I believe this is the infamous "What's Words Worth?" show, with a different title and some bonus tracks thrown on the end. This disc has been bootleged by and licensed to several companies and released under many different names including "City Kids", "What's Word's Worth?", "Motörhead Live" and "Iron Fist and the Hordes from Hades," to name a few. This is a 1978 show in which Motörhead, for contractual reasons, needed to perform under a different name. The band billed themselves as Iron Fist & the Hordes from Hades. The show was recorded with the Rolling Stones mobile truck and was eventually released through Big Beat Records in 1983. The vinyl version finishes with Lemmy saying, "Thank you very much. We'll see you soon. Read plenty of words worth." For some reason this is left off the CD version. It also sounds as if the CD version has had extra crowd noise added, or perhaps the crowd noise has just been enhanced somehow through mixing or mastering. Not really sure. I actually prefer the vinyl version to this CD version. I own both.
Motörhead - Live Blitzkreig on Birmingham '77 (Receiver)
This is one of the very first shows with the classic Motörhead line-up of Lemmy Kilmister, Fast Eddie Clarke, and Philthy Animal Taylor. Unfortunately, the recording is rather raw, even for Motörhead standards. Still a nice collector's disc. Found this European import used for $5.99.
From Metallica to Overkill to the Ramones, this is the disc that inspired a generation of rockers, metalheads, thrashers and punks. There are so many classics on this one that it might as well be a greatest hits album on it's own. Of course the title track alone could peel the paint of walls. However, many of these tracks remained concert favorites for decades. "Stay Clean", "Capricorn", "No Class", "Damage Case", "Tear Ya Down" and "Metropolis" are all some of my favorite Motorhead tracks. Who can deny the raw power that this album represents. "Overkill" was also genre crossing. When punk was the flavor of the day in the late 70's, Motorhead appealed to the punks. However, no one would label Motorhead as a punk band. An entire movement of thrashers including Metallica, Testament, Exodus, Slayer, Anthrax and others list "Overkill" as one of their early influences as well. However, Motorhead are not a thrash band. No, this is raw, raunchy, rock 'n' roll; Killmister style! Indeed, "Overkill" stands at the top of Motorhead's catalog.
Found this European import version in a budget bin still shrink wrapped for $2.50. Ha! Gotta love a bargain! I originally owned a green vinyl version of this album. Looking out for another copy of this.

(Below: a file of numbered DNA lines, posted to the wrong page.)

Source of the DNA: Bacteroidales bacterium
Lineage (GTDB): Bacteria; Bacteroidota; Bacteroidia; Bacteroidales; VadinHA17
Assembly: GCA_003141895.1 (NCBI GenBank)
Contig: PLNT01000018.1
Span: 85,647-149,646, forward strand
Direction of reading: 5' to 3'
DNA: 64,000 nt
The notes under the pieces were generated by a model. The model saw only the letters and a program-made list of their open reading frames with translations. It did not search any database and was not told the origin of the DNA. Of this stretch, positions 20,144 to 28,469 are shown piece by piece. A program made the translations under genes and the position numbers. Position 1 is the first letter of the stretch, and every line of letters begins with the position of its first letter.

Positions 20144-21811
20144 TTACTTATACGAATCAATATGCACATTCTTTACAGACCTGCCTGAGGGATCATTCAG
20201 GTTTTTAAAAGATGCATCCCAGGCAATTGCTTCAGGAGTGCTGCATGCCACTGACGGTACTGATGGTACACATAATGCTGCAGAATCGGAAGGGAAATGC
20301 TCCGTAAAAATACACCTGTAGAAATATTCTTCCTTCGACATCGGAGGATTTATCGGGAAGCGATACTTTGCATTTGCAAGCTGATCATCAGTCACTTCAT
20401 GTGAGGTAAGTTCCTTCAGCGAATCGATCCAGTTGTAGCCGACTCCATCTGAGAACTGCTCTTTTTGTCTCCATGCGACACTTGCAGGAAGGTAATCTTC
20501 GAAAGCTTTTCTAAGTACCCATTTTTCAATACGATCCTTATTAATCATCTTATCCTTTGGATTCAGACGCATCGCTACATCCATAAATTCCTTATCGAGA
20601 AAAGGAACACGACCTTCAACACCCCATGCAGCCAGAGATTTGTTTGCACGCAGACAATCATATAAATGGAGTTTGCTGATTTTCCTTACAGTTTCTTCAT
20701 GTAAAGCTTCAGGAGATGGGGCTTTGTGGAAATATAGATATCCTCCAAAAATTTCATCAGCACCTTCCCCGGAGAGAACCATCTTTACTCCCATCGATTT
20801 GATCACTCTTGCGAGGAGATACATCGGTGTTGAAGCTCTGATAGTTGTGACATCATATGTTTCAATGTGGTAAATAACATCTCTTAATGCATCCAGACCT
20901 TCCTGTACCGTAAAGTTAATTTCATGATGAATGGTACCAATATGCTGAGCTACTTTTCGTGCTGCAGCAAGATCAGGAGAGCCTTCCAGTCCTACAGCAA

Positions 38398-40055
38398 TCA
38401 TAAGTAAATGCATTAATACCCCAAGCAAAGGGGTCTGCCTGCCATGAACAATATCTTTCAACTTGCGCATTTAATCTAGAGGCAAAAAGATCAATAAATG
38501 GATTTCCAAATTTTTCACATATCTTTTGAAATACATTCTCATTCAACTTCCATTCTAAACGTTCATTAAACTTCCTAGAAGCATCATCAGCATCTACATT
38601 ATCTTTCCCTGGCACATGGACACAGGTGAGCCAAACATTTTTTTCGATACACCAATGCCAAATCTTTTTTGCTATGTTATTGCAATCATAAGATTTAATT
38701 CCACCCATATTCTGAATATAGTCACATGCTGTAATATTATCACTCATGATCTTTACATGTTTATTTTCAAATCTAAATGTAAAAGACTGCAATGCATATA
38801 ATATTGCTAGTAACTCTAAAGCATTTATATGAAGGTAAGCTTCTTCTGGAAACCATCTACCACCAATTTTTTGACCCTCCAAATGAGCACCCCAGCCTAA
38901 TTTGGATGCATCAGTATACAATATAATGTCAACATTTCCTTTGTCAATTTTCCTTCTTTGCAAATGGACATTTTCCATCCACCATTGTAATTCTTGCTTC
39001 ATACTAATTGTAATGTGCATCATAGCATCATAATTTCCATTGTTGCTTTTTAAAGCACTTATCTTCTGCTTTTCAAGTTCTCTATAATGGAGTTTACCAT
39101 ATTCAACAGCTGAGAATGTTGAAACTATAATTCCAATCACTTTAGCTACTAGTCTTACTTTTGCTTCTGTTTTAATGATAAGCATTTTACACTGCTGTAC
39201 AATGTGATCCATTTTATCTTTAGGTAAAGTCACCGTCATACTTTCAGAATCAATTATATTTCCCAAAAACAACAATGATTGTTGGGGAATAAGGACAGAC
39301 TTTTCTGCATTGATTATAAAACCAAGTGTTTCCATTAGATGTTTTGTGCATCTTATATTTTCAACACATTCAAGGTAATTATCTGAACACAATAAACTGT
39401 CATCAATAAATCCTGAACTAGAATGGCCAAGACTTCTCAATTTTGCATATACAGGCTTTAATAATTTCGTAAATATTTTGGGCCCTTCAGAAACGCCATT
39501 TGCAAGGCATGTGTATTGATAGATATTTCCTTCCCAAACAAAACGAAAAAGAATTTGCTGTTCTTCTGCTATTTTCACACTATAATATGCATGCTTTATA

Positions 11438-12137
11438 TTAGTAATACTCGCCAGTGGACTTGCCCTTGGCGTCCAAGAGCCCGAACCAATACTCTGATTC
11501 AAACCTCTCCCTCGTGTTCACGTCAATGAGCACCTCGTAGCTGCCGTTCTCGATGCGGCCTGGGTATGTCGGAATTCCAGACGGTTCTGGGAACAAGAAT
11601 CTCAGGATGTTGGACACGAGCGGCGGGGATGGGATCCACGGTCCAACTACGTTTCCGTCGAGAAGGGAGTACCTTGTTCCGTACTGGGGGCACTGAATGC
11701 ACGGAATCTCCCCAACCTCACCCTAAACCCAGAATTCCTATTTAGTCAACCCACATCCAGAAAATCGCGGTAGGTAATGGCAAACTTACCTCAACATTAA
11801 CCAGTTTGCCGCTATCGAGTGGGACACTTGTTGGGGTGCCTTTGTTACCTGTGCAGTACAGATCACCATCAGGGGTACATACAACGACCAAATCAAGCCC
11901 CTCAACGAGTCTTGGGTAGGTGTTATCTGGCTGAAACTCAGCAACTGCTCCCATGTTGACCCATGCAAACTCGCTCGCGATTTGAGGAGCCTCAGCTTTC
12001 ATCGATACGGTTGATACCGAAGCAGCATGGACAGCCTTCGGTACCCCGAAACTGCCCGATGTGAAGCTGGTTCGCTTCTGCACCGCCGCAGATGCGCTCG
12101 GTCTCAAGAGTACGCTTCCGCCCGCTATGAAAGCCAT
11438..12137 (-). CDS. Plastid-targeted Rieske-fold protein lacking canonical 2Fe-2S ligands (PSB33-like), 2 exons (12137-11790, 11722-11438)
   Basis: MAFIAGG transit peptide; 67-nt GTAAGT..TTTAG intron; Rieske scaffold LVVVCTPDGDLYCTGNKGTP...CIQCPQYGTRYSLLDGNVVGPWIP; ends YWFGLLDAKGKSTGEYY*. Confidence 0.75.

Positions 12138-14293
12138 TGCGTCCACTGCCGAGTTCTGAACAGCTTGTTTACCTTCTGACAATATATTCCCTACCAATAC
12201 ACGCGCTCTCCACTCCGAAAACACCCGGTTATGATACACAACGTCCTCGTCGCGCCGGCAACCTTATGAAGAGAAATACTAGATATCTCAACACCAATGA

Besides being the inspiration behind their name, Overkill also recorded a charged up version of "Overkill" (released on their "Coverkill" CD.) Metallica and Grave Digger, among others, have also recorded covers of this song.
Motörhead - Bomber (Castle) 1979
1."Dead Men Tell
No Tales" (3:04)
"Bomber" follows in the pattern set by "Overkill," heavy, raw rock and roll. I held out forever to find a used copy of this but finally broke down and bought it new when I found this re-issue for $9.99. The live bonus tracks are from "The Golden Years" EP and "Over the Top" is an excellent b-side track from the "Bomber" single. One other thing that is different about this album is that Fast Eddie sings lead vocals on "Step Down."
Motörhead - On Parole (EMI) 1979
"On Parole" was recorded in 1975 with Larry Wallis on guitar and Lucas Fox on drums for United Artists. However, Philthy Phil Taylor ended up going back in and re-recording all the drum tracks except for "Lost Johnny". Unfortunately the tapes were rejected and were not released until several years later after the bands popularity began to soar in Europe, and without the consent of Lemmy from what I have read. In 1977 Lemmy, along with new drummer Philthy Phil Taylor and guitarist Fast Eddie Clarke, basically re-recorded this album and released it under the title "Motorhead." It wasn't until after that time that United Artist released the original recordings and titled them "On Parole." In anycase, this disc has been re-released several different times with many different covers. This particular version is wrapped in a very cool white packaging, including a white cover and white jewel case. Looking through the hole in the cd holder the words "Born to Lose, Live to Win" are printed in black around a black spade. This is probably the nicest version of this disc I have ever seen. It also contains four bonus tracks/alternative takes